In this example, because the heartbeat was not increased during the last ping, the heartbeat is changed to the minimum heartbeat value (8 minutes).
  4. Because no mail arrived during the heartbeat interval, the server returns an HTTP 200 OK.
  5. The server response wakes up the client. Because the connection did not time out during the interval, the client determines that the network can support idle connections for at least this length of time.
    If this was a successive round trip, the client determines that it can increase the interval to a longer time for the next request.

You can specify the parameters that the algorithm uses to determine the heartbeat interval. The client uses these to determine how long it will keep a connection open with the server.

The algorithm used to change the heartbeat interval uses the following information:

  • There is a minimum and a maximum to the interval. This is established by using the HeartbeatMin and HeartbeatMax parameters in the Sync Configuration Service Provider. The Mobile Operator and the OEM can configure these settings.
  • The heartbeat interval should not drop dramatically because there needs to be a balance between battery life and improvements in the always-up-to-date experience. Sacrificing the battery for only minor improvements in the experience is not wise. The maximum allowable change in the interval is controlled by the HeartbeatIncrement parameter in the in the Sync Configuration Service Provider. However, a tuning component in the algorithm can change the increments to an amount different than what is specified as the HeartbeatIncrement.
  • The heartbeat is not adjusted when the failure has a known cause, such as a telephone call or other error.

The interval is dropped significantly in case of network error. However, the algorithm restores the optimal interval when good coverage returns.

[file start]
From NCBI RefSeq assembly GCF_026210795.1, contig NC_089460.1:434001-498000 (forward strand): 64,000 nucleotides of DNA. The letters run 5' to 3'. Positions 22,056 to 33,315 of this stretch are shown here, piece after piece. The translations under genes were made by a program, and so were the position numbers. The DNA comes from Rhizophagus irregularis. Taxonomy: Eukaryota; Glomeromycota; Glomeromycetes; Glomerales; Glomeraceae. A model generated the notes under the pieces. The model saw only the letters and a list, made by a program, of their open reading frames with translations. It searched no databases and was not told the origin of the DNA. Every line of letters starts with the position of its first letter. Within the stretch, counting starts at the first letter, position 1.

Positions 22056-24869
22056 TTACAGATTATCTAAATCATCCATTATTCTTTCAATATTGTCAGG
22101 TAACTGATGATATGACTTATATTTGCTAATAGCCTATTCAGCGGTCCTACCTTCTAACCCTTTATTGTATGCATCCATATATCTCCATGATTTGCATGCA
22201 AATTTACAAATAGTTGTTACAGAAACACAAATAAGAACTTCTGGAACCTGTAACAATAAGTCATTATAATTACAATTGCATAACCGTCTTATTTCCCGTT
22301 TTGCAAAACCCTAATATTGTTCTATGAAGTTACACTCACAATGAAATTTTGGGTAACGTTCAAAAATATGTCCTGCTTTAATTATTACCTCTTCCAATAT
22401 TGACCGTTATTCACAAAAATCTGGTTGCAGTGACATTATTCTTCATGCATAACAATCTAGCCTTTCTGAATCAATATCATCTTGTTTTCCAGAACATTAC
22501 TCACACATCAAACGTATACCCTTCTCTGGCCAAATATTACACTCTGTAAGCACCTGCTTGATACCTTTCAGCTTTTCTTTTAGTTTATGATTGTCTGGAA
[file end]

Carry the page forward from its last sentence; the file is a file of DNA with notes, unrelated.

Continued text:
See the following sections for more information:

  • Parameters Used for Dynamically Adjusting the Heartbeat Interval
  • Firewalls and Other Components
  • Examples of Heartbeat Adjustment
  • Error Handling In Direct Push

These parameters that are used for direct push are configurable on the client. Follow the guidelines in Requirements and Best Practices for Using MSFP to ensure that your device has optimal performance when using direct push.

The following table describes the configuration parameters; these parameters are set using the Settings characteristic in the Sync Configuration Service Provider.

Cc182270.note(en-us,TechNet.10).gifNote:
The Sync Configuration Service Provider changes the associated registry values. Or, the OEM can set these settings directly in the registry. For more information, see Requesting the OEM to update the OS.

Parameter Definition

HeartbeatDefault

The initial number of seconds that the client waits between issuing heartbeat commands.

The default value is 480 seconds (8 minutes)

HeartbeatIncrement

The maximum number of seconds by which the time window can change with each dynamic adjustment.

The default value is 300 seconds (5 minutes). This value is also the Microsoft recommended value.